MARIKANA  - A South African union and holdout miners on Thursday rejected a deal with platinum giant Lonmin, stalling efforts to end a deadly strike that has rattled the industry and stirred political dissent.

Three weeks to the day after police shot dead 34 miners at the Marikana mine in the worst case of police violence since the end of apartheid, a solution to the salary dispute was still not forthcoming. Management of the Lonmin mine inked an agreement in the early hours of Thursday with the main unions to end the illegal strike that started in August.

But non-unionised workers and a key union whose agreement is essential to ending the action have refused to sign up.

"We cannot agree to sign that thing. It shows once you sign the workers must resume work. But we know the workers won't return," said non-unionised workers' representative Zolisa Bodlani of the "peace accord".

Mediator Bishop Jo Seoka said a key union, the Association of Mineworkers and Construction Union (Amcu) also refused to go along. "AMCU, the union that is new in that sector, was not willing to sign the peace accord," Seoka told AFP.

On Thursday, spring rains and hail kept the non-unionised workers from meeting to discuss the deal outside the mine.

Malizo, 29, a rock drill operator, said he wouldn't return underground until the company agreed to a payrise to 12,500 rands ($1,479, 1,182 euros), nearly triple what the miners claim to earn currently.

"I am still waiting for the report from people who went to the (peace talks) meeting. If they come with the right thing, that Lonmin sends the money, we go back to work. If they don't we stay home," he told AFP.

Police were called in and shot dead 34 people on August 16, days after clashes between workers had left 10 dead.

Critics say the ruling African National Congress (ANC) and allied unions have lost touch with poor South Africans, in a country with gaping inequality 18 years after the end of white minority rule.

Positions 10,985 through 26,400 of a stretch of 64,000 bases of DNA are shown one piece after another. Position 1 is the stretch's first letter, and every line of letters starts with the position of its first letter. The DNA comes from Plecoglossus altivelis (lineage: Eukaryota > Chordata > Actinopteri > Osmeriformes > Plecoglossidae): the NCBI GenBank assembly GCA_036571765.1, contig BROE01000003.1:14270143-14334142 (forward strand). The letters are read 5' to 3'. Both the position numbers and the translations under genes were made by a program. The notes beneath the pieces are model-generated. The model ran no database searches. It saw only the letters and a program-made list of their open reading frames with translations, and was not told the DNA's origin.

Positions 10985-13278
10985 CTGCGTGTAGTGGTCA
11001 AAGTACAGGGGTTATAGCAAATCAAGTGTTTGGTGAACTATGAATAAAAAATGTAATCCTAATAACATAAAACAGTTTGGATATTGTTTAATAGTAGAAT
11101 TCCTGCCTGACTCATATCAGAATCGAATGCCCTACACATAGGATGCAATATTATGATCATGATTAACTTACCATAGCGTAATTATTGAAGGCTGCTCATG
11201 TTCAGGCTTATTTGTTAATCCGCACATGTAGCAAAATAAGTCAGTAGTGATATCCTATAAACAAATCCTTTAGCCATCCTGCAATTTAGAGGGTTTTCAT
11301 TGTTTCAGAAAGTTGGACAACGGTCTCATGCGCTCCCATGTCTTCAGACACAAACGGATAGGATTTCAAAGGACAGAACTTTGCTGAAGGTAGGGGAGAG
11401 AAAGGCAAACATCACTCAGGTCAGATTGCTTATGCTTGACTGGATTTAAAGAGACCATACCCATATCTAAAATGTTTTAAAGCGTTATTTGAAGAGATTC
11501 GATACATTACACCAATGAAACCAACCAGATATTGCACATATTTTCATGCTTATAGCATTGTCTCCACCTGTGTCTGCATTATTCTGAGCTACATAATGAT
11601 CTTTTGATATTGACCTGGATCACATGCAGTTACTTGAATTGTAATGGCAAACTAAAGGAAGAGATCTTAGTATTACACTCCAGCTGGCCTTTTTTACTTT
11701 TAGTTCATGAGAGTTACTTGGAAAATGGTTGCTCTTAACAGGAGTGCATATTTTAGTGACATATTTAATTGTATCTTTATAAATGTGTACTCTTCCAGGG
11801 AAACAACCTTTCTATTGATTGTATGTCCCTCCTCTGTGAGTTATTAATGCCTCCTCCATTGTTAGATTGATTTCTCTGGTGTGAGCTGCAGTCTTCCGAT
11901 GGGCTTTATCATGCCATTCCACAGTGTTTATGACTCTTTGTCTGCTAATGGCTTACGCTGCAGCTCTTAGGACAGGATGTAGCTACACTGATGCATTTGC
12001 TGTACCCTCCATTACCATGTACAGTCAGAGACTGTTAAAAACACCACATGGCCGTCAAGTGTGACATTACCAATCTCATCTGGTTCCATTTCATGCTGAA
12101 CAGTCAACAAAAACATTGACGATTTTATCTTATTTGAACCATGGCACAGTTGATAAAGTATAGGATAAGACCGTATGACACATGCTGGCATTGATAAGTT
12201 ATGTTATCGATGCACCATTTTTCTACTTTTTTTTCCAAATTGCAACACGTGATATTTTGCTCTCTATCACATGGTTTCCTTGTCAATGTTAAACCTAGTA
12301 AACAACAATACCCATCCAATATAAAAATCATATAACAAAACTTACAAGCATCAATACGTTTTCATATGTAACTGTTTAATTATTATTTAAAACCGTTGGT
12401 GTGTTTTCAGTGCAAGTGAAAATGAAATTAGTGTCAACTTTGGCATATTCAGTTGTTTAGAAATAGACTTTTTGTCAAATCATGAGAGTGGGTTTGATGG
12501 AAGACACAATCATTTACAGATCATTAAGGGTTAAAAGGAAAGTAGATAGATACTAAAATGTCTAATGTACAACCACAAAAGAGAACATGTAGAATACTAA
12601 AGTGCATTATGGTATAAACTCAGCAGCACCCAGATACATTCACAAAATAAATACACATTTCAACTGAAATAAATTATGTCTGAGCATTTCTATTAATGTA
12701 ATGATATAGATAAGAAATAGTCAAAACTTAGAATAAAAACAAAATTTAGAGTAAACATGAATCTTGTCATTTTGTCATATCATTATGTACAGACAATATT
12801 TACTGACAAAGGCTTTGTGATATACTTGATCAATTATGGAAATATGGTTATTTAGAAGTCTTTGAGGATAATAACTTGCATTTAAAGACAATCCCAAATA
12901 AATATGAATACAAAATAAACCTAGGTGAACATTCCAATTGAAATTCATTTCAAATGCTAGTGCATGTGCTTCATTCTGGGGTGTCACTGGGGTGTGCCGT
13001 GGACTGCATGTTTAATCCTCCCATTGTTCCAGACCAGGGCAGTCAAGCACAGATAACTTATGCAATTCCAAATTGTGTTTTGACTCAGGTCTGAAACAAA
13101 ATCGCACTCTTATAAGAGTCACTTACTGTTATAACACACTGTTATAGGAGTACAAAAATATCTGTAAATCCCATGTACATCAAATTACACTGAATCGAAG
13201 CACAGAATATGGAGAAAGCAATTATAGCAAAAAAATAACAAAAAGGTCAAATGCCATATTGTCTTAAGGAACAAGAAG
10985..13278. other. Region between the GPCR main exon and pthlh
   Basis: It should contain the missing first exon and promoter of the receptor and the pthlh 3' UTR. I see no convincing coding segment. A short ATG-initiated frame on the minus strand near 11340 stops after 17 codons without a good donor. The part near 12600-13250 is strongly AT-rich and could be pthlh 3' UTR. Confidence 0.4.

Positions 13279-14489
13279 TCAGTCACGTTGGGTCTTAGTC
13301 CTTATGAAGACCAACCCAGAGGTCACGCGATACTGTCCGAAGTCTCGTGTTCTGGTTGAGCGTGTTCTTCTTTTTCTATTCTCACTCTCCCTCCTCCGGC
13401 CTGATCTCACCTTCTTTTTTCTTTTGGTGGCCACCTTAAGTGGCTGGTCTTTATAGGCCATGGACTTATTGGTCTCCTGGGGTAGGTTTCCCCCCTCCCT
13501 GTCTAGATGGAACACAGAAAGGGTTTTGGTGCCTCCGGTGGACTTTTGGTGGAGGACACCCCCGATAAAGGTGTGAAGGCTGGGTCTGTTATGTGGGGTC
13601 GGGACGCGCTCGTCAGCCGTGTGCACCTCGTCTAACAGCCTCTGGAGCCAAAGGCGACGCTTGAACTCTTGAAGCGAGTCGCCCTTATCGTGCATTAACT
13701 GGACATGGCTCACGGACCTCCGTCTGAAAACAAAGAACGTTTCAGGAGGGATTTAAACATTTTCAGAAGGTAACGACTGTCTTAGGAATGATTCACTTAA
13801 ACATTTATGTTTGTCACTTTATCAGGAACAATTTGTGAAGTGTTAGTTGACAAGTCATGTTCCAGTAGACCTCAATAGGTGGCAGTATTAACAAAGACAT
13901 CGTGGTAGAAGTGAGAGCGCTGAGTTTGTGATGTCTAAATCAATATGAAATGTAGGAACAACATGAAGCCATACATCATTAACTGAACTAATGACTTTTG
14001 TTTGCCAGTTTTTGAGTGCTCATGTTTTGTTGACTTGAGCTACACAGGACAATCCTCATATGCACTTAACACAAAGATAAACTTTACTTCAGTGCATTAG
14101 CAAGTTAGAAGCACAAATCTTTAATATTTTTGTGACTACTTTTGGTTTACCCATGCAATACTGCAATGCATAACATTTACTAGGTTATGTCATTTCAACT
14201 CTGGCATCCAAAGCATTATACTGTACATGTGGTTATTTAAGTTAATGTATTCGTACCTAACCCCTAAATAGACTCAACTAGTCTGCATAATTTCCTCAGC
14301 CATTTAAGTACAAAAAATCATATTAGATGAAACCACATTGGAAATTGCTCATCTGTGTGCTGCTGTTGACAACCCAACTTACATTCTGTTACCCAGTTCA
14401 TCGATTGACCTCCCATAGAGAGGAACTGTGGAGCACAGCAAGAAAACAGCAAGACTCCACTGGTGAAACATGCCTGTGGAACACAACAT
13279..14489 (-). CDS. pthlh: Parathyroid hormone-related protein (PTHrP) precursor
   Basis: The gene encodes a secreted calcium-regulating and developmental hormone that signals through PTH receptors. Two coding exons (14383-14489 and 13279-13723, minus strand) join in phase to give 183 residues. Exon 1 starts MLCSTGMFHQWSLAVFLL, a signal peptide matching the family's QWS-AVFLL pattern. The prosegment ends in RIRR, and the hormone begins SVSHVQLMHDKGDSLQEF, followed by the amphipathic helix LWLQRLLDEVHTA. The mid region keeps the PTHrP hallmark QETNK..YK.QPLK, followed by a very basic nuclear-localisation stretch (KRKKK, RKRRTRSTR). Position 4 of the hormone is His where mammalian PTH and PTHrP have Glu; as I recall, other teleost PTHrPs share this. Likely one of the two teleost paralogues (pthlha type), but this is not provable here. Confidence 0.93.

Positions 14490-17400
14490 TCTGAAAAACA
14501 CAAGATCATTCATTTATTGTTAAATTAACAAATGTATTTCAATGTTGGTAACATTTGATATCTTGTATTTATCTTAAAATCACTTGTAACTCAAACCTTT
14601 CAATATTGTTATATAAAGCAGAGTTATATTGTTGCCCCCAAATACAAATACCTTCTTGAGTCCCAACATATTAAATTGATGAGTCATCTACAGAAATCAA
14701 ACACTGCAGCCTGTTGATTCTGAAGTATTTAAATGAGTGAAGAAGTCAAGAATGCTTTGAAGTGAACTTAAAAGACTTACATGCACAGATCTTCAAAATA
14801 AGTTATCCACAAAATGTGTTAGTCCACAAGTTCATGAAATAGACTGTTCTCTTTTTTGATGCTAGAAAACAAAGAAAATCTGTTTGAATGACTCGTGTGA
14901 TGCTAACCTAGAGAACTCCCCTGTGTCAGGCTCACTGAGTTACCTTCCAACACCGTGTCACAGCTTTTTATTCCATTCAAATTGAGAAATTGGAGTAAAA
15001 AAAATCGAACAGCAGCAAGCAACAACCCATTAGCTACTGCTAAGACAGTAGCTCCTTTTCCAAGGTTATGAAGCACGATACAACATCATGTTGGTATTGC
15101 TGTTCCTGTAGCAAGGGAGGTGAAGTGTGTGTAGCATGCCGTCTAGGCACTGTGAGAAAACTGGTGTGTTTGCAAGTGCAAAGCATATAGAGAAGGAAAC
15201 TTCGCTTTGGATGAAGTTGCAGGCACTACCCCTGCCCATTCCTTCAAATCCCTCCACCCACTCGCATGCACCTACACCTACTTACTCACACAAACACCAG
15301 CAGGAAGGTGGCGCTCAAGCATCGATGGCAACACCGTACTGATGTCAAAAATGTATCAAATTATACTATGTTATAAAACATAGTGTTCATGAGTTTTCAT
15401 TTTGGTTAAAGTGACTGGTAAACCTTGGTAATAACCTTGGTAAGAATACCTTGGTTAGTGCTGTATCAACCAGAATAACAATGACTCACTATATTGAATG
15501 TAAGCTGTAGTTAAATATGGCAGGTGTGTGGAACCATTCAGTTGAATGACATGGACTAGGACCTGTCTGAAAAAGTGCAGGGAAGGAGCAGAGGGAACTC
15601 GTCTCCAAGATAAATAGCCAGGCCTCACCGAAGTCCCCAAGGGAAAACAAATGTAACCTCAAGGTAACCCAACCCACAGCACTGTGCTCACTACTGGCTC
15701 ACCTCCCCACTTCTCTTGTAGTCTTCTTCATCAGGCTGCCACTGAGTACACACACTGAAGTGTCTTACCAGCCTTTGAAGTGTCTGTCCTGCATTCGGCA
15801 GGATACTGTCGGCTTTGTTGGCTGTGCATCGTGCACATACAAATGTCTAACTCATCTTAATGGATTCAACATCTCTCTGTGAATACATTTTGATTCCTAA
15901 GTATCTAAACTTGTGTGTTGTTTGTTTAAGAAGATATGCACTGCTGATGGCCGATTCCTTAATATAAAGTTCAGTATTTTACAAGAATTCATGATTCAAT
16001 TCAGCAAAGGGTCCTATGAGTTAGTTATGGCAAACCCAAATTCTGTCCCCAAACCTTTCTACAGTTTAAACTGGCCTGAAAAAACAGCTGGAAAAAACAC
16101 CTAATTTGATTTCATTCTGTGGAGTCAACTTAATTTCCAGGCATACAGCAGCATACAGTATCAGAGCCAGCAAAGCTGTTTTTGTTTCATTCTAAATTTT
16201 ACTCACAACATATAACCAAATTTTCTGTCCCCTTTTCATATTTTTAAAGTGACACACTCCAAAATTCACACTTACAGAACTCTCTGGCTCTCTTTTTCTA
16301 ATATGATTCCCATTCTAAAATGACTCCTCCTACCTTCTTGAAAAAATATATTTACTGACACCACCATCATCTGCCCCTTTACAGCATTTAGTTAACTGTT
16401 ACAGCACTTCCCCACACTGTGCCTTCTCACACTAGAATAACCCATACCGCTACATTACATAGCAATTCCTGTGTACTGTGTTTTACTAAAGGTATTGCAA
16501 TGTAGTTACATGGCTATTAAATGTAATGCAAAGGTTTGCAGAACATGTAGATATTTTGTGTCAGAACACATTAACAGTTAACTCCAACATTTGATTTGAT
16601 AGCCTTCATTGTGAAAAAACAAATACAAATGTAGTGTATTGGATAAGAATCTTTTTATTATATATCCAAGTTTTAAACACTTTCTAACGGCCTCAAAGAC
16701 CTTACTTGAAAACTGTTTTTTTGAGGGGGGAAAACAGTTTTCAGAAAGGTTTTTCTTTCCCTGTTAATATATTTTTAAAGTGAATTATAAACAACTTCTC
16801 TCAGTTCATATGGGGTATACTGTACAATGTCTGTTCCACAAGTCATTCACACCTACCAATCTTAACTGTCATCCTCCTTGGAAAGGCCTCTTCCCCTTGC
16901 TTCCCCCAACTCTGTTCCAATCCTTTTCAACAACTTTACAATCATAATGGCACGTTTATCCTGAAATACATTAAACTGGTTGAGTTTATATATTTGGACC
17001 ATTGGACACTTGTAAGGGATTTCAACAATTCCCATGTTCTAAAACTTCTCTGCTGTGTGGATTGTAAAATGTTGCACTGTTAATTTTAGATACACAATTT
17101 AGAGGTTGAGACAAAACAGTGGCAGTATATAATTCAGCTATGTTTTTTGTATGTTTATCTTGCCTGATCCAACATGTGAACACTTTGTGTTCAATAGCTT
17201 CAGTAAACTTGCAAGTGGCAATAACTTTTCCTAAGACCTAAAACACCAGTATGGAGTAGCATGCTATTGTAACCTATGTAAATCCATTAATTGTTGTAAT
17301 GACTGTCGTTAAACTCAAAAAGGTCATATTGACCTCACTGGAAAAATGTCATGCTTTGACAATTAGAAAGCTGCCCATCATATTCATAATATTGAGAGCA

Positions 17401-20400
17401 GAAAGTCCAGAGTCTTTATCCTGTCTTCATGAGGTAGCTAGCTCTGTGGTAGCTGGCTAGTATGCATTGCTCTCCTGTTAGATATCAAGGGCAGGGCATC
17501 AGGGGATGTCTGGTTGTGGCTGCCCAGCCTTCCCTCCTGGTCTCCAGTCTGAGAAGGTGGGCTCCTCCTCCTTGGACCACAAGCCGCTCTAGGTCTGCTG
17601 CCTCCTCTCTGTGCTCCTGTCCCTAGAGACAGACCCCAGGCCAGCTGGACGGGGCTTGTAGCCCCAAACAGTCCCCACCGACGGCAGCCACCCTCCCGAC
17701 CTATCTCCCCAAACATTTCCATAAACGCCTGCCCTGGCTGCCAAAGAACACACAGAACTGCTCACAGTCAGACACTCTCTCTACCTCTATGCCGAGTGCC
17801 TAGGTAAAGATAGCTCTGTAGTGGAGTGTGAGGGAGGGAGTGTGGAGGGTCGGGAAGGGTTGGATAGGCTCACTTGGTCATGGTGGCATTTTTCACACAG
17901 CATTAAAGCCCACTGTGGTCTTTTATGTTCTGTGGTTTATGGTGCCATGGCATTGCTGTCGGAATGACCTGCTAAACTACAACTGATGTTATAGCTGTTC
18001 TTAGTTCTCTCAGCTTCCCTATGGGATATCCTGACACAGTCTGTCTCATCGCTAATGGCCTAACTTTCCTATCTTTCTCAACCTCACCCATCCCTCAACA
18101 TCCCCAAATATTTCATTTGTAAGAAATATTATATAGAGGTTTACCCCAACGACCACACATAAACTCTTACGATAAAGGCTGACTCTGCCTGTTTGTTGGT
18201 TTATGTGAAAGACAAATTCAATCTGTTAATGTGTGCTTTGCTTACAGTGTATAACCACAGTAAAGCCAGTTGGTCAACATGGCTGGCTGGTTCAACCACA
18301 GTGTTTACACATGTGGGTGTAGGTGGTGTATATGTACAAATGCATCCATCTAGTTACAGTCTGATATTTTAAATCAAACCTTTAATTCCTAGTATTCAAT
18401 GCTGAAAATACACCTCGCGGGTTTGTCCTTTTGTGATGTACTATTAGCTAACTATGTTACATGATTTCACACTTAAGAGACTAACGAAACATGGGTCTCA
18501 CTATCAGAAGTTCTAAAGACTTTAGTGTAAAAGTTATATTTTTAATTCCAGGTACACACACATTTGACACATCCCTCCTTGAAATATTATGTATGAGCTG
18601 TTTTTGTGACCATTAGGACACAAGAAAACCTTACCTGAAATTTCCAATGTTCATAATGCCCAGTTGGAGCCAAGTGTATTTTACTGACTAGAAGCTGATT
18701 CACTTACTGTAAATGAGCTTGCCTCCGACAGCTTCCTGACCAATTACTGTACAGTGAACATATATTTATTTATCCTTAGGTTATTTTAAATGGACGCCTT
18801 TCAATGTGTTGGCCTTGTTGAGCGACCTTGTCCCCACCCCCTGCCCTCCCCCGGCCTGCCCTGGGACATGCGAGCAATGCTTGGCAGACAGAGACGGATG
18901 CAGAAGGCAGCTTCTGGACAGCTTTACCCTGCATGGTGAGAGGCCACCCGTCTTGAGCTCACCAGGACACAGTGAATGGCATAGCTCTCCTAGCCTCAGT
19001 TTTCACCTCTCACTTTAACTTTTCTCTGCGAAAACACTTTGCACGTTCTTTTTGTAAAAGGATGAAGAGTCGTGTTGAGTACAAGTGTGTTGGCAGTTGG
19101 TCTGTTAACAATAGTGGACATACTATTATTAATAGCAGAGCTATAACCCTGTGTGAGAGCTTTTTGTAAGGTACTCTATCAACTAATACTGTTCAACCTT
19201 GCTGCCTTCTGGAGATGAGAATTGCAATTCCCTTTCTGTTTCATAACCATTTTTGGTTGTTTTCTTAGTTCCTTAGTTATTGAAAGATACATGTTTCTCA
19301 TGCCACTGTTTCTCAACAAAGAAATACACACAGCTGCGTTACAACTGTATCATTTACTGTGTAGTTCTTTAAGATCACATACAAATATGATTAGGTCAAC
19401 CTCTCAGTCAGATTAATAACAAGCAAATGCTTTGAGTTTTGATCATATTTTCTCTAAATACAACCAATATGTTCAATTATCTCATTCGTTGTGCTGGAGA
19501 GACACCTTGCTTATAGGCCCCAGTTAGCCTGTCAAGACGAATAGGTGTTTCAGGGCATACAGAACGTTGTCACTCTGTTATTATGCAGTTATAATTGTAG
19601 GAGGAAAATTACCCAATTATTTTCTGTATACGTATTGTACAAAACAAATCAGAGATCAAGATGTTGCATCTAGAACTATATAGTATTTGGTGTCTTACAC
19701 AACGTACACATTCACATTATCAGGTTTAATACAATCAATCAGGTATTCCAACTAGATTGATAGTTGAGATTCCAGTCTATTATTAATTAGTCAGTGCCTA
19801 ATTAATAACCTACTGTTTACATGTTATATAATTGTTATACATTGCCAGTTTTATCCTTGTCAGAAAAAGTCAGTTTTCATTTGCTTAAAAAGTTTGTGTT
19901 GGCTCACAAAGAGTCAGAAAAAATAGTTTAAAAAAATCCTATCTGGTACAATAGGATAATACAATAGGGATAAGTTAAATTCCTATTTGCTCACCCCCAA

On Monday, Nobel Peace Laureate Desmond Tutu lambasted President Jacob Zuma's government.

"Please, please, please, come to your senses. Marikana felt like a nightmare, but this is what our 2012 democracy has become," he said at an event.

Meanwhile youth firebrand Julius Malema has also capitalised on the strikes by calling on Zuma to resign. Malema has traveled to other mines with disputes in the past few weeks and incited workers to abandon their unions.

The expelled leader of the ANC Youth League was due to attend a Pretoria court case on Thursday where the last of 270 people arrested at the strikes were to be released.

Prosecutors on Monday dropped murder charges against them and released 162. All had been charged for the deaths of their own companions, but now face public violence charges.

Negotiations to get everyone on board the peace deal would continue Thursday, though it was unclear if there would be meetings, Seoka said.

"The effort today will be to try to get the strikers to sign... Tomorrow people are traveling for funerals, so it has to be done some time today."

The agreement did not give a date for miners to return to work, but powerful union NUM, which is close to the ruling party and has signed the document, said it hoped they could be back on the job on Monday.

"What we have done is agreed to a commitment to peace at Marikana. Once there is a commitment to peace, people can go back to work freely," said spokesman Lesiba Seshoka.

In a statement the union also urged Amcu and other workers to join the agreement.

"Not being part of the accord sends a wrong message to the workforce, a message of divisions and lack of common purpose."

The company on Thursday said it would discuss the wage demands, after staunchly refusing to broach the subject before the peace accord was signed.

"We simply ask that those negotiations happen in an environment free of intimidation and violence," said acting CEO Simon Scott.

Some South African newspapers have described the Marikana shooting and its aftermath as a watershed in the country's post-apartheid history and suggested the nation was on the brink of a "mining revolution".

Mining represents roughly a fifth of GDP and observers have voiced concern that strikes and dissent could spread to the entire industry and undermine Africa's largest economy.